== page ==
Visiting Hungary for the first time was another dream fulfilled for me. I’ve been wanting to visit Hungary since I was quite young as that where my grandparents on my Mother’s side are originally from. They fled the country in 1956 to Switzerland where my Aunt and Mother were born before coming to Canada in 1960. I really had no expectations, other than to wander the sights of Budapest, see and experience the city where my Grandmother (Nagymama) once lived, eat some amazing cakes, enjoy some much needed Hungarian comfort food and visit a few quaint wineries.
Budapest stole my heart. It’s actually now one of my top favourite places I’ve visited. It’s no wonder that this city is a UNESCO World Heritage Site. I honestly believe that Budapest is the most beautiful city I’ve seen at night. Definitely make sure that you wander the Danube River’s edge from the “Pest” side looking over to the “Buda” side of the river, also don’t miss taking a cruise along the Danube River at night, it’s a magical experience.
Arriving into Budapest
When I arrived into Budapest at Ferenc Liszt Airport, there were a couple planes that had arrived at the same time, so getting through customs took a little longer than expected as they didn’t have many passport control officers working. Once through EU customs, I picked up my bags and headed out and looked for my name on a sign for my private transfer. I chose to book a private transfer instead of dealing with a taxi this trip for ease, and it was much appreciated after the very long travel day I had (never take the cheapest option with three layovers, it’s not worth losing your sanity haha). The driver I had was very nice and before you knew it I was at my hotel for this visit, The Continental Hotel Budapest.
Where to Stay
The Continental Hotel Budapest (mid range/luxury accommodations) – I chose The Continental Hotel Budapest for my trip due to it’s location within the Jewish Quarter and a rooftop pool with a stunning view over the city. The top floor also has an amazing wellness area which includes an indoor pool, hot tub, saunas and steam rooms. The building that the hotel is located in was originally a bath (Hungaria Furdo), which the moment you step into the lobby, the architecture shows a glimpse into the hotel’s past as a bathhouse. It’s a medium size hotel with 272 rooms. When I arrived, my room wasn’t quite ready, so I left my luggage with the concierge, went out and walked a couple blocks to the New York Cafe and caught the hop on hop off from there. Some room rates do include breakfast, which is a great buffet spread with multiple hot and cold options.
Hilton Budapest (luxury accommodations) – The next time I visit Budapest, this is a strong contender for the next hotel I stay at. It’s perched on the Buda Hill, located beside the Matthias Church, near the stunning Fisherman’s Bastion. The views from some of these hotel rooms overlooks the beautiful Danube River with the Parliament across the river, a stunning view at night. This hotel is also built into the remnants of an 13th century monastery (very neat views from a courtyard from inside the hotel) and boasts Faust Wine Cellar located in the ruins of the monastery, truly a hidden gem!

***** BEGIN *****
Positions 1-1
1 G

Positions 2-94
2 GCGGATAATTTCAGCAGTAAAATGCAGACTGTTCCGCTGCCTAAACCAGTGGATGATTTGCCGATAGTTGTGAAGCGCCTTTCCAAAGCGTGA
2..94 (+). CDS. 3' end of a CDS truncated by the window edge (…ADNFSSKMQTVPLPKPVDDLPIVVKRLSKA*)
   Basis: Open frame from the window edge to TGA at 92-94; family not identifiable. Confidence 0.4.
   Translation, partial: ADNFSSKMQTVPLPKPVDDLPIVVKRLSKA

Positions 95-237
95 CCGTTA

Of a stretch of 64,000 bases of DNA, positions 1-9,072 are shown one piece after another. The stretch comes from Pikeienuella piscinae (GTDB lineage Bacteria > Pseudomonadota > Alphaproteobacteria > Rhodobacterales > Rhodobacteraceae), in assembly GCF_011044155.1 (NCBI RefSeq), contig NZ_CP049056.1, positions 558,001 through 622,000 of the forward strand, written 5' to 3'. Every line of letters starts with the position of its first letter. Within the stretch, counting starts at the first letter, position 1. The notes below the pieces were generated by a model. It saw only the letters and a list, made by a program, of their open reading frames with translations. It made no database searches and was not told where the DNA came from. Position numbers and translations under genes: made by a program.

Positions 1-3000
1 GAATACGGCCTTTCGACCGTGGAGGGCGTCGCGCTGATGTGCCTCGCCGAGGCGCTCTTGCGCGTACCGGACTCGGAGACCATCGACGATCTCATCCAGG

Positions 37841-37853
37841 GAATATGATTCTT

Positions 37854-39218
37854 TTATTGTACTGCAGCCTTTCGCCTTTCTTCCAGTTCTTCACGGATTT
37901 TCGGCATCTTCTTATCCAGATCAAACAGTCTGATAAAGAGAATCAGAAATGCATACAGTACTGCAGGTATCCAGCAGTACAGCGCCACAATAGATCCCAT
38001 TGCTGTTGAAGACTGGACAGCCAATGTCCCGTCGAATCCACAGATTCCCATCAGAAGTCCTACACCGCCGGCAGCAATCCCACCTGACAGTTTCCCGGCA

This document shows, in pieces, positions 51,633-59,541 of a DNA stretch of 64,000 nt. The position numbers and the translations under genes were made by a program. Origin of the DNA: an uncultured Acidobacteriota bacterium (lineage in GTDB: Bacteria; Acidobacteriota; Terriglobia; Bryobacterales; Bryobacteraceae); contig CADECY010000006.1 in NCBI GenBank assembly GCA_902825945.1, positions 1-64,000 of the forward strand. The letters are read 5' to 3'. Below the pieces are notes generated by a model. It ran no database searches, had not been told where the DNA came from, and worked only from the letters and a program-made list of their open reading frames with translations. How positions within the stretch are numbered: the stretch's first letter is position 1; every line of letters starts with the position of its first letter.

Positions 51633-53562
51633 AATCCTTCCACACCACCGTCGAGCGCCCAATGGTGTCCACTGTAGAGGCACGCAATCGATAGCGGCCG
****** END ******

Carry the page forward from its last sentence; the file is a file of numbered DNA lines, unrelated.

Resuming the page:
Corinthia Hotel Budapest (luxury accommodations) – Formerly known as the “Grand Royal Hotel”, the five star rated Corinthia Hotel Budapest is one of the landmark historical hotels, with a gorgeous spa area (Royal Spa) and indoor pool. The lobby is stunning and opulent.
Boat Hotel Fortuna (basic/mid range accommodations) – For something a little different, you can book a stay on a former river boat. Accommodations are quite basic, however you can’t beat the location, floating on the Danube River. It’s located very near to Margitszigeti (Margaret Island), past the Parliament Building on the Pest side.
Four Seasons Gresham Palace Hotel (luxury accommodations) – Another strong contender for the next time I visit Budapest. This hotel was once a palace and had amazing views of the “Chain Bridge”, Buda Castle and the Danube River. Hotel rooms are impeccably designed and of course with the advantage of the amazing service that the Four Seasons brand brings. This was one of the most stunning lobbies I’ve seen, the chandelier is incredible. One of my favourite restaurants is also located at this hotel, Kollazs (see my review in “where to eat” below). Other amenities at this hotel include an indoor infinity edge pool on the top floor, state of the art gym, sauna and relaxation area. It’s located at the start of the pedestrian area in front of the St. Stephen’s Basilica, which is lined with great shops and restaurants, perfect for an evening stroll and take in the romantic beauty that this city offers.